Whārangi 1: Biography
Burnard, Norah Telford
School dental supervisor, journal editor
I tuhia tēnei haurongo e Charlotte Macdonald, ā, i tāngia tuatahitia ki Ngā Tāngata Taumata Rau Ko te wāhanga , 2000.
Norah Telford Drummond was born at Clareville, Wairarapa, on 14 July 1902, the eldest of 10 children of Agnes Cecilia Mary Telford and her husband, Robert Crawford Drummond, a teacher. After leaving Masterton District High School, Norah enrolled in 1919 at the University of Otago. She was one of a small group of students studying for a certificate of proficiency in dental surgery, a modified degree course introduced in 1918 to increase the supply of trained dental health professionals, particularly to provide care for children.
Qualifying in 1924, Norah Drummond was one of just 10 women to gain the certificate in the 1920s. After leaving Dunedin she was posted to Gisborne as the area’s first regional supervisor for the New Zealand School Dental Service. Eager to feature new arrivals in the area, the local newspaper sent a journalist to interview the new dental officer. The reporter was Charles Albert Whittington Burnard and the two struck up an acquaintance. By early 1926 Norah was working as a dental officer in Masterton and on 14 April 1927 she and Charles were married there.
By then Charles had begun work for the New Zealand Dairy Exporter and Farm Home Journal in Wellington; in 1932 he was made editor. In June the following year Norah became the second ‘Tui’, editor of the women’s section of the magazine. She was responsible for these pages for the next 28 years until retiring in 1961. The Dairy Exporter had one of the biggest circulations for a periodical in the country, with a subscription list of around 60,000 in the late 1920s and early 1930s. The Farm Home Journal section of the magazine was designed specifically for women and always had a page for children. From the 1920s to the 1950s many dairy-farming families lived beyond the reach of reliable radio reception and relied on newspapers and magazines for a view of the world beyond. Along with the Weekly News and New Zealand Free Lance , the Dairy Exporter was staple fare in the reading diet of tens of thousands of New Zealand homes.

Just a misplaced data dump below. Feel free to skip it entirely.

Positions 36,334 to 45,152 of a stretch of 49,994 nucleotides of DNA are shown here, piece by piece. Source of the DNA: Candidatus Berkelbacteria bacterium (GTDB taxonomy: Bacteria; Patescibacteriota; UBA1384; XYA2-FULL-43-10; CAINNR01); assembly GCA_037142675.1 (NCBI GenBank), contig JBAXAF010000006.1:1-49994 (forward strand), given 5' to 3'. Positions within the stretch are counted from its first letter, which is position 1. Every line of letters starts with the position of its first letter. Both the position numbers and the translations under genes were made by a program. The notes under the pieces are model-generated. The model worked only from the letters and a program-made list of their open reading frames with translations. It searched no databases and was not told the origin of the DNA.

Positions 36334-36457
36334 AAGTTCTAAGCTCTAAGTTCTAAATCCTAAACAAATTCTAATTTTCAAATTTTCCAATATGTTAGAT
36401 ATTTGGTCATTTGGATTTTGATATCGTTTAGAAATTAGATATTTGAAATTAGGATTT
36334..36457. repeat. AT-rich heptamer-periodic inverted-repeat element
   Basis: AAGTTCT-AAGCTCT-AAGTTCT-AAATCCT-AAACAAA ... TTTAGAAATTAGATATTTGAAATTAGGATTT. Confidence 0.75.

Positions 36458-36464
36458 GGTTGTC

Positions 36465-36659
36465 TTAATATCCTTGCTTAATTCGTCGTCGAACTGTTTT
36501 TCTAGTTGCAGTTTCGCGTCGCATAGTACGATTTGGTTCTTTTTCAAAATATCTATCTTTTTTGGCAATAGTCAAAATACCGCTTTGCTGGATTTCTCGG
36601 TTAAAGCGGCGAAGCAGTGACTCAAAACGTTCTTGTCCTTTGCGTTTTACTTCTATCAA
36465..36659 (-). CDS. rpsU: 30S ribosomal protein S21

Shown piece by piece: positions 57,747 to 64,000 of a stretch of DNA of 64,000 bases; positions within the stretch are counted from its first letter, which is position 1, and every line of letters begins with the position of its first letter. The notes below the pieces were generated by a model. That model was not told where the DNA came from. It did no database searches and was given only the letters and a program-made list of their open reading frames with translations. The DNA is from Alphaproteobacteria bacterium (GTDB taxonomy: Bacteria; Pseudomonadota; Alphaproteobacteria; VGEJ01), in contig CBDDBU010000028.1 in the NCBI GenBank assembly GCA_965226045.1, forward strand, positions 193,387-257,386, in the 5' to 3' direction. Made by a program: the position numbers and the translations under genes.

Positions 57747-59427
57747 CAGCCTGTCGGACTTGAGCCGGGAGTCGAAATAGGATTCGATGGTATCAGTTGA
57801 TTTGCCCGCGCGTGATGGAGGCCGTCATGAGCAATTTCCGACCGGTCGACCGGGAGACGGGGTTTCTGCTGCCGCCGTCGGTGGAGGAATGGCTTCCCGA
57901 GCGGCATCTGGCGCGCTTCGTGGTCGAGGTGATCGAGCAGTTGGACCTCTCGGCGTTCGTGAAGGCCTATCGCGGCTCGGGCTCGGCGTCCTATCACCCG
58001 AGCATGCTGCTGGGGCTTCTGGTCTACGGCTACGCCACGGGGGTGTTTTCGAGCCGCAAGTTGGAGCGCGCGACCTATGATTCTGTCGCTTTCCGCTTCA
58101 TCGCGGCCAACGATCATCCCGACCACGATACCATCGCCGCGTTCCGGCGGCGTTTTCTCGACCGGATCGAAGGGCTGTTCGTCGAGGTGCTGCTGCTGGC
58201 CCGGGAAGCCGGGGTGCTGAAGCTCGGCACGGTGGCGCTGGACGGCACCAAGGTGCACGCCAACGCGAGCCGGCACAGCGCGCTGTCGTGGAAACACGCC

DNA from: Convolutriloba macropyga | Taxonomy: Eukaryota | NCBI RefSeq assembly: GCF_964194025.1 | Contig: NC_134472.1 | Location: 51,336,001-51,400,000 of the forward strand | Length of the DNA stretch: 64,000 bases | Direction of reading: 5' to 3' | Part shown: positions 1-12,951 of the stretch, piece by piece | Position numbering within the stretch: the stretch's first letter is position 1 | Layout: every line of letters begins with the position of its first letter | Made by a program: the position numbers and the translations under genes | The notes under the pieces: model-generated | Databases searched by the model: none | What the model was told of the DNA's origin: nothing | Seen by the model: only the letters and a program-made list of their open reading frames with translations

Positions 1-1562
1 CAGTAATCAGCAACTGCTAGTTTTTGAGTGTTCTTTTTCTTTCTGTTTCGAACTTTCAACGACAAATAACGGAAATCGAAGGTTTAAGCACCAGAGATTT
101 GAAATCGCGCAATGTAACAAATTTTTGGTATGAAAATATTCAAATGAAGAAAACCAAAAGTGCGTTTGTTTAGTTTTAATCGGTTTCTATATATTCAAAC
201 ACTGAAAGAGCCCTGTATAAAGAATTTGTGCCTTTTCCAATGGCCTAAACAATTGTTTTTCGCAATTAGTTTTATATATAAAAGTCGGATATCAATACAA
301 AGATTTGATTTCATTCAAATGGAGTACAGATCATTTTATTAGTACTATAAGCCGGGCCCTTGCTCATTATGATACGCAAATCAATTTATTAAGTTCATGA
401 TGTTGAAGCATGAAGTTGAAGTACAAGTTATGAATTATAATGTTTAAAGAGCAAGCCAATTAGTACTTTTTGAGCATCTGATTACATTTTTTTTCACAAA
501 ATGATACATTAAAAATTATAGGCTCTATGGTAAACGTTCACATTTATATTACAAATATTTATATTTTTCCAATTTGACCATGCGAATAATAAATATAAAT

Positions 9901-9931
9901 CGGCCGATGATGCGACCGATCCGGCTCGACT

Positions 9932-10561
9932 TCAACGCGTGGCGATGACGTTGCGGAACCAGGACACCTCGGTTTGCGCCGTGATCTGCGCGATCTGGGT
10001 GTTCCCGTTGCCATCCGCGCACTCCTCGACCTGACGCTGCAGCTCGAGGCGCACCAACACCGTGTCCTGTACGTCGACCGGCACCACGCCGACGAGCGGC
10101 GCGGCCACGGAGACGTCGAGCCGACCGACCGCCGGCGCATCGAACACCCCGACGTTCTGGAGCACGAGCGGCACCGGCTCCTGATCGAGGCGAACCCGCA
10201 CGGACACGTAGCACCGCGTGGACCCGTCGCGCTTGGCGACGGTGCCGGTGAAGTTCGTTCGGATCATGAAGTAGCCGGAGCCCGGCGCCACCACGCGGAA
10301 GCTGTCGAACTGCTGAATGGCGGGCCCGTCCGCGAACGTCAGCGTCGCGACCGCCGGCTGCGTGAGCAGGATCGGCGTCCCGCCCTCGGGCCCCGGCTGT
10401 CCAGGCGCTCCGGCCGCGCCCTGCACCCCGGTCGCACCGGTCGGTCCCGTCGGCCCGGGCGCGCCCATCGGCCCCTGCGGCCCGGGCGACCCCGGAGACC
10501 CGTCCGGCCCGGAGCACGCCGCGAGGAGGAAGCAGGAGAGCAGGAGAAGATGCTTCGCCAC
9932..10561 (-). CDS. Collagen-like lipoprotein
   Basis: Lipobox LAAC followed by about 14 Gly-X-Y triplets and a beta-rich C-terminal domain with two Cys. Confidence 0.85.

As editor of the Farm Home Journal pages, Norah wrote energetically across a broad range of topics. Cooking, gardening, sewing and home hints were regular features. Each issue also contained ‘Tui’s letter’ to ‘Mrs B.’, the generic reader, and contributions from readers to essay- and letter-writing competitions. In 1942, when the New Zealand Family Planning Association asked if it could place a small advertisement, she offered it space for a feature article. At the time the NZFPA was being refused access to some publications even for paid advertisements.
From the published pieces and other material sent in, Norah edited Tui’s Annual and a series of highly popular cookbooks. Tui’s Annual was published between 1927 and 1939, with the proceeds going to the Women’s Division of the New Zealand Farmers’ Union and the Country Women’s Institute of New Zealand.
As ‘Tui’, Norah Burnard became a familiar and welcomed presence in scores of farming households, a regular companion at the fireside or tea table. Living in Wellington for most of her life, Burnard did not pretend to write as a countrywoman, but as someone interested in rural life who was able to bring subjects of interest to her readers’ attention. Their response is evident in the flow of contributions and in her large personal and published correspondence.
Norah’s work on the Dairy Exporter was done largely from home, where she and Charles raised four children and enjoyed a lively social life with family and friends. Writing was, to some extent, ‘in the family’; one of Norah’s sisters was the Wellington writer Cecilia Manson. Charles also prospered at the Dairy Exporter , becoming managing director in 1952 and inaugural director of the Dairy Industry Information Service in 1957. In 1964, when the Burnards were on holiday in Europe, he died suddenly in Rome. In her later years Norah Burnard lived at Eastbourne in the house she and Charles had built in 1956; she died there on 27 February 1979, while enjoying an evening sherry.